Guest Blogger · Writing Tips

#MondayBlogs Cartoons Make You a Better Writer


I love cartoons, and I love comic books and manga, and I’m very open about my love for these things. That being said, cartoons and comic books and manga are often depicted as things for children…something I obviously disagree with. J There are many reasons to love cartoons, and today, author Grant Goodman gives us yet another reason to love them. It helps with your writing.

Disclaimer: The views and opinions expressed in guest articles are those of the author/s and do not necessarily reflect my own. To show authenticity of the featured writer, articles are posted as provided (a.k.a. I do not edit them). However, the format may have changed.

Cartoons Make You a Better Writer by Grant Goodman

When I sat down to write the first Agent Darcy and Ninja Steve novel, what really drove me was my love of cartoons. I wanted to create—in written form—the cartoon series I always wanted to see.

I grew up with the original Teenage Mutant Ninja Turtles. I was glued to the sofa when they stormed the Technodrome to fight Shredder or when they teamed up with Casey Jones. Each episode had cool fight scenes, a sci-fi invention, and at least one funny line from Michelangelo. The turtles were my first obsession and they propelled me to join a martial arts school when I was in elementary school.


My elementary school mornings and weekends were filled with Tom and Jerry Kids, Inspector Gadget, X-Men, Spiderman, and Batman: The Animated Series. While most of them were in short story format, the X-Men, Spiderman, and Batman series began to introduce me to the idea that 30 minute cartoons could build a larger story. Spiderman had “The Alien Costume” arc, which gave Venom’s origin story over the course of three episodes. But that wasn’t quite enough. I wanted a longer storyline.

The first episode of Dragonball Z aired when I was in 6th grade and when I saw it, my head nearly exploded. A series in which nearly every episode built off of the last. A cast of characters who did martial arts AND threw fireballs. An entire universe of heroes and villains, legends and lore.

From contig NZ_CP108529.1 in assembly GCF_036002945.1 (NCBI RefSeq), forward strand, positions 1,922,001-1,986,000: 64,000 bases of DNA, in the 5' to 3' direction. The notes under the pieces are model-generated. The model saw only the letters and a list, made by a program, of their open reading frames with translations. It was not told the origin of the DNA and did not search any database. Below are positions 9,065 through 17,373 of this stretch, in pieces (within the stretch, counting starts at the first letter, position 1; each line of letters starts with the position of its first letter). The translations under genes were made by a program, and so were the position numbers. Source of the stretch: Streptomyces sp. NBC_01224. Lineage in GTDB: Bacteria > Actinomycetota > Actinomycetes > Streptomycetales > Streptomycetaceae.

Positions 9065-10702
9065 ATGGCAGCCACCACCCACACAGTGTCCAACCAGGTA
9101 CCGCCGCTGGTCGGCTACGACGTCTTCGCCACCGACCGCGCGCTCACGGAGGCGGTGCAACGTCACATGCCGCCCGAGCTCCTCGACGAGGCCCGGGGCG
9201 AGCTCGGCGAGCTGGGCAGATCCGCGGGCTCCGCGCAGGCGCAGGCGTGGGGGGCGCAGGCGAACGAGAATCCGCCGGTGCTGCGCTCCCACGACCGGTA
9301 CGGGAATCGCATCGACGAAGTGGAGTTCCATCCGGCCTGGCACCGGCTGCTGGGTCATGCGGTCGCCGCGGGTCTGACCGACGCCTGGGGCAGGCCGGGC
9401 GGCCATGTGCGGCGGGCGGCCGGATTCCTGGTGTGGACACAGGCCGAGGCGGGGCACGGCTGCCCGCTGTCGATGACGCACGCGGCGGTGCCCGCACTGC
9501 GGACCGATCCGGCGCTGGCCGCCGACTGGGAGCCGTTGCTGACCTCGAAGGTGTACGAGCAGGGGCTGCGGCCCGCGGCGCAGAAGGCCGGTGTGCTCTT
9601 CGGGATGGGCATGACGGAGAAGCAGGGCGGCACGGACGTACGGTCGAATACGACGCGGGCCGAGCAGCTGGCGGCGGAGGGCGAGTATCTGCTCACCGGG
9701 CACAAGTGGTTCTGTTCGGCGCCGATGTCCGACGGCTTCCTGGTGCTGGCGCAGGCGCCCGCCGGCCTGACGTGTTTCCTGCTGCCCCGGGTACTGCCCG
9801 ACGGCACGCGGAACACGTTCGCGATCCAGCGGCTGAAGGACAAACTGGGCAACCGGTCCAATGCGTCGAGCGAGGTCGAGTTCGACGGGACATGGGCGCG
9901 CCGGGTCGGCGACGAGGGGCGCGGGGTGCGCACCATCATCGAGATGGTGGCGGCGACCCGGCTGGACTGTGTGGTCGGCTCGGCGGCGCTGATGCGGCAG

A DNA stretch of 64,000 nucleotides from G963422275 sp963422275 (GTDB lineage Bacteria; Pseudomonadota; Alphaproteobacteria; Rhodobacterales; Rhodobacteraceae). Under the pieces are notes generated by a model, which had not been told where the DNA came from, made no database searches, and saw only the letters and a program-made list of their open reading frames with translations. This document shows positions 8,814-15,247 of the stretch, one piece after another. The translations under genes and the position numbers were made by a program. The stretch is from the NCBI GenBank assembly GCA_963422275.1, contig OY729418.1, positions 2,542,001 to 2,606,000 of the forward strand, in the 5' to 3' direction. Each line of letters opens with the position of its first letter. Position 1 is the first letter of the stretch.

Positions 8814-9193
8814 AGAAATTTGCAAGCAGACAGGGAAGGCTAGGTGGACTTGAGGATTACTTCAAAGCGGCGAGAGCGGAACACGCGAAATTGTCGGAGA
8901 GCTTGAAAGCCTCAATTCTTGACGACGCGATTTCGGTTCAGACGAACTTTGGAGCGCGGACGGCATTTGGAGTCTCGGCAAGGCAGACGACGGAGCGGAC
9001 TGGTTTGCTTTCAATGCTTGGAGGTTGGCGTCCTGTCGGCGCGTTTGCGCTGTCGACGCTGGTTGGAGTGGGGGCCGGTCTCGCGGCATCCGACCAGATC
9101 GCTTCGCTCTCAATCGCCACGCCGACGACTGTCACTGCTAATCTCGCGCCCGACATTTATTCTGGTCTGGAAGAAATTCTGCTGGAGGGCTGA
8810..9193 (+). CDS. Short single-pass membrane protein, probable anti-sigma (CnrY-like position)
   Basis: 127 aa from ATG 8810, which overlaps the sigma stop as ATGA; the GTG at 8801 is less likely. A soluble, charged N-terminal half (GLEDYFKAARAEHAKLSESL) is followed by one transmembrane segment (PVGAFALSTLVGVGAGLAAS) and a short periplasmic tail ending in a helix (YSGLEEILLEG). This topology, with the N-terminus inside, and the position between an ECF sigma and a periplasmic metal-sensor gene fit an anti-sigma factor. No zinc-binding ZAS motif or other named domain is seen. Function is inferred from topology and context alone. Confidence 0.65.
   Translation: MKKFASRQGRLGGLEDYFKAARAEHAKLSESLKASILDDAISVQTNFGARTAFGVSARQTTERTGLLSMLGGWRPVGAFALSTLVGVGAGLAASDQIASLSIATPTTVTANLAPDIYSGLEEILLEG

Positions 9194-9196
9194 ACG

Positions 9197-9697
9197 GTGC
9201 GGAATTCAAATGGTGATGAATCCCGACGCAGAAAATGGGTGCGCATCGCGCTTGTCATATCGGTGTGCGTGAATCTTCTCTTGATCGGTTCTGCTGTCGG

DBZ led me into the wide, wild catalog of Japanese animation that revealed an entire cultural art form that offered a great deal of respect to storytelling in animated form. I watched Vash the Stampede try everything he could do to avoid taking lives in Trigun, I saw Miyazaki’s phenomenal Nausicaa of the Valley of the Wind, and I was completely swept away by Fullmetal Alchemist.

All of it—every episode of every series I ever watched—has somehow contributed to my abilities as a writer, and it will for you, too. You learn how to plot an action scene that matters, because you see plenty of them that don’t. You learn how to keep two characters pining for each other in order to build tension between them. You learn the importance of a cliffhanger to keep your audience hooked.

Most importantly, however, watching cartoons will teach you how to keep your imagination active, because without a strong imagination, you’re going to write something boring.

If you’re aspiring to write a MG or YA sci-fi/fantasy action series, my best advice to you is to watch cartoons. Lots of them. Go watch the first season of The Legend of Korra for a masterclass in serious-but-not-pitch-black YA storytelling. Seek out Samurai Jack for how to do fight scenes that flow.

This may be the only time anyone in your life tells you this: stop reading for a bit and start watching!